Shoe and apparel company VF Corp. (VFC 1.51%) has had a tough 12 months, falling a whopping 60%. A few mishaps, from a sudden CEO departure to a big dividend cut, were justifiable reasons for the stock’s plunge. But that was then, and investors want to know whether it’s worth picking up the pieces.
This company with a basket of iconic brands has become an intriguing comeback candidate, but the journey could have bumps. Here is what investors should look for.
Do legacy brands still have value?
VF Corp. is a footwear and apparel conglomerate. You’ve probably run into several of its iconic brands, including Vans, The North Face, Dickies, Jansport, Timberland, and more. Collectively, these brands add up to nearly $12 billion in annual revenue.
It was the world’s largest publicly traded apparel company in the 1980s, but has faded a bit over the past 40 years, and is a fraction of the size of Nike today. In other words, VF’s decline wasn’t an overnight phenomenon but a slow and steady tumble. The company’s revenue has grown a total of just 6% over the past decade.
That doesn’t mean VF can’t turn things around, but there are some problems. For starters, the company is dealing with an inventory surplus. A business might have to cut prices to move excess inventory, which could hurt margins, and even damage the brand if consumers start viewing it as cheap — ask Under Armour about that.
There are positives for VF, including brands like The North Face, which posted 13% year-over-year growth globally for the quarter ending Dec. 31. At the same time, key brands like Vans are falling off, including a 13% decline in the Americas. Company-wide revenue fell 3% in the quarter, so the bad outweighs the good — and that has to change.
The balance sheet must recover
VF’s steady decline shows up on the balance sheet, which is reporting increasing debt while free cash flow deteriorates, especially over the past few years. Management recently cut its dividend by 41% to free up cash, but there’s still lots of work ahead in getting VF back on firm financial footing.
Management expects margin improvement next year, which should set the stage for a rebound in cash flow. The company has $1.9 billion in liquidity today, so bankruptcy doesn’t seem like a threat. With that said, investors should pay close attention to VF’s quarterly cash flow and margins to verify things are heading in the right direction.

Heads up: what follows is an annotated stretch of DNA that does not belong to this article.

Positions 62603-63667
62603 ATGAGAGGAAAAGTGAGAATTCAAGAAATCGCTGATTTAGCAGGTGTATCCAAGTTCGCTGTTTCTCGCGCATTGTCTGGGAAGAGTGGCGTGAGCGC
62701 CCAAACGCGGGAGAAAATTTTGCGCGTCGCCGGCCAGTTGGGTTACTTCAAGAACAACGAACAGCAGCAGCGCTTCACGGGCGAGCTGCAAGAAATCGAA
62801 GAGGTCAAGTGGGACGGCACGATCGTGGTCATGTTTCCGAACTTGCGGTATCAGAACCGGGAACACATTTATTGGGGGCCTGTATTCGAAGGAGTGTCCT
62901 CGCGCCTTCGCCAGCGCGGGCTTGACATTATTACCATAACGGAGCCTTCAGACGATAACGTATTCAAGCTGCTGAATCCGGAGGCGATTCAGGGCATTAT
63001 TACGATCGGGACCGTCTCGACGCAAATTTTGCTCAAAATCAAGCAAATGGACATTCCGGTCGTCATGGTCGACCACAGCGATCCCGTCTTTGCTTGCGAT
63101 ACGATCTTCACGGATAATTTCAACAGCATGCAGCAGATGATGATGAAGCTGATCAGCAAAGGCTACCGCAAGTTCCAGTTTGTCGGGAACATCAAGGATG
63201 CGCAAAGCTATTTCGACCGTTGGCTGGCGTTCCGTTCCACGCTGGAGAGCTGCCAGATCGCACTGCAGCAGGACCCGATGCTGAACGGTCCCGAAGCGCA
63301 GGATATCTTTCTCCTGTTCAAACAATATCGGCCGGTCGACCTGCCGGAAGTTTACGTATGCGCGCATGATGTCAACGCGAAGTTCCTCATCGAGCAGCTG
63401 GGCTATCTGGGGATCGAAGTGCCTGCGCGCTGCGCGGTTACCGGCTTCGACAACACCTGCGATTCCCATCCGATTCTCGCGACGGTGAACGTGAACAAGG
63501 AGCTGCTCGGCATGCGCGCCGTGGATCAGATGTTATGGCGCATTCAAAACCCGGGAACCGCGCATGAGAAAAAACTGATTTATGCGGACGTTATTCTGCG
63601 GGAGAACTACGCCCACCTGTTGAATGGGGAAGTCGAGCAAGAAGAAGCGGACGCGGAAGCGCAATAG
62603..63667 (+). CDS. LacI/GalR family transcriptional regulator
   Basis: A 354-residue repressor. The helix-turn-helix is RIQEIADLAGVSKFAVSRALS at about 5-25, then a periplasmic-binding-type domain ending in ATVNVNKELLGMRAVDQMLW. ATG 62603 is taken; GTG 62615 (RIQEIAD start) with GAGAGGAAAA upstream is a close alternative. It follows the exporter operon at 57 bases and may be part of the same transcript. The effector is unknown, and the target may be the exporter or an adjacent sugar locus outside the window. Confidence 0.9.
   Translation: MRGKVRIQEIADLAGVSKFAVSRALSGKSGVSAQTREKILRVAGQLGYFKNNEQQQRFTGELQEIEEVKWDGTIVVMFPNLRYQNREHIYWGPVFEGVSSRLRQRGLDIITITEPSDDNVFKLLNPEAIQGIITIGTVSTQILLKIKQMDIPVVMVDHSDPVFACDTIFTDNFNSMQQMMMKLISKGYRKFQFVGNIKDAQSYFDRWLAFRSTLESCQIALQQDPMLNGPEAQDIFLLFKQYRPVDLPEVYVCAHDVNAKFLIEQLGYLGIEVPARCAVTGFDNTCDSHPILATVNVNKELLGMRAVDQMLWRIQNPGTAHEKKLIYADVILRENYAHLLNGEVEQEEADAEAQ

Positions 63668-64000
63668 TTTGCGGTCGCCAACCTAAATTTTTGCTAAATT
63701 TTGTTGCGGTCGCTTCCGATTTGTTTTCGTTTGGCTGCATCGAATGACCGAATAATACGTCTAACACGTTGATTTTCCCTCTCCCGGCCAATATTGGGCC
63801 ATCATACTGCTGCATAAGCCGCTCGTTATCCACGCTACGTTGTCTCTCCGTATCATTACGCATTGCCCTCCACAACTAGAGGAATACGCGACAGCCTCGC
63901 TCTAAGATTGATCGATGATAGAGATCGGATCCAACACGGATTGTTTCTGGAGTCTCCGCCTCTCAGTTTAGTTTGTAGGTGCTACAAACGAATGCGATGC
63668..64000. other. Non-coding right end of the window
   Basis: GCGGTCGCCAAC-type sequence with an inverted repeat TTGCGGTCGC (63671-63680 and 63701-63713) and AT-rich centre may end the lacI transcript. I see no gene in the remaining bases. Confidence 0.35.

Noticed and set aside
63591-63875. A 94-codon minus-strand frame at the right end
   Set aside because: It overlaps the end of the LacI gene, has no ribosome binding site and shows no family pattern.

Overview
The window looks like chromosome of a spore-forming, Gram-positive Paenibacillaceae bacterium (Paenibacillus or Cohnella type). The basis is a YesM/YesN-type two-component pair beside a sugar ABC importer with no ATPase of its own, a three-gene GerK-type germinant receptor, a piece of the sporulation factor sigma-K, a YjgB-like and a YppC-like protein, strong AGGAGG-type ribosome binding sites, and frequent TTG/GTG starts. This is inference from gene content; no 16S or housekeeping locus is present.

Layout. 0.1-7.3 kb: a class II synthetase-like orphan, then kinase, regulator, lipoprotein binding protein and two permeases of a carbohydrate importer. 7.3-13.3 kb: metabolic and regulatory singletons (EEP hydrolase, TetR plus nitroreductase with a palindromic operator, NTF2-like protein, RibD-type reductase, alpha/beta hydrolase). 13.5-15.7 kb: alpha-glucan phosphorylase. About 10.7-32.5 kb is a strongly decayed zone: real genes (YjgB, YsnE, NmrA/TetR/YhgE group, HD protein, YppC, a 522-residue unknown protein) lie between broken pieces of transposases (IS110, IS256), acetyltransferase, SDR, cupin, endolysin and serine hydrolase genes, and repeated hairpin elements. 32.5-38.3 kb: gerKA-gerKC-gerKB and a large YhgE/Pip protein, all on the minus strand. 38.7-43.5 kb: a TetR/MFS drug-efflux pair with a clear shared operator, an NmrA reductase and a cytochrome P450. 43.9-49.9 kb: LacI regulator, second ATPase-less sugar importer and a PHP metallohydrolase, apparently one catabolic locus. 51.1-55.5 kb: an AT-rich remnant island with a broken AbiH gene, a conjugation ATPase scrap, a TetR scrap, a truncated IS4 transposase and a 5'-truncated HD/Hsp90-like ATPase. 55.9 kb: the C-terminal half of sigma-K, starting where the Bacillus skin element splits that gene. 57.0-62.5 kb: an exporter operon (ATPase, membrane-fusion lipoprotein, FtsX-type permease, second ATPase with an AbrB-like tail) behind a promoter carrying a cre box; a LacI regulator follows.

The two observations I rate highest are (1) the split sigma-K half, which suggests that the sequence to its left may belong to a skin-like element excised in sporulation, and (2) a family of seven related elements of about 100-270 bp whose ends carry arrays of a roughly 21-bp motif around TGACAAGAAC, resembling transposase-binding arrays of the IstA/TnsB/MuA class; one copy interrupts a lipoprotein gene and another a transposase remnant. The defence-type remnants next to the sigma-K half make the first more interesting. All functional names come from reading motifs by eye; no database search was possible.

Are shares cheap enough yet?
Time will tell whether VF’s struggles were due to mismanagement or if the brands don’t have the sway with consumers they once did. For investors, the stock’s valuation is a question of whether there’s enough potential upside to justify owning shares during this turnaround attempt.
Understandably, a 60% decline in share price will move the valuation quite a bit. The stock trades at a forward price-to-earnings ratio (P/E) of 10, which looks very cheap when you compare it to those of some peers like Nike or Lululemon. But considering the higher growth outlooks, VF seems cheap for a reason.
So here’s the bottom line. I’m not going to try and justify paying a P/E of 10 when a business is struggling to the point that analysts expect negative earnings growth. Investors are likely better off staying away until VF can show multiple quarters of revenue growth and a decreasing debt load. Feel free to revisit it at that point, but there’s still too much risk in VF to feel comfortable owning it today.
Justin Pope has no position in any of the stocks mentioned. The Motley Fool has positions in and recommends Lululemon Athletica, Nike, and Under Armour. The Motley Fool recommends the following options: long January 2025 $47.50 calls on Nike. The Motley Fool has a disclosure policy.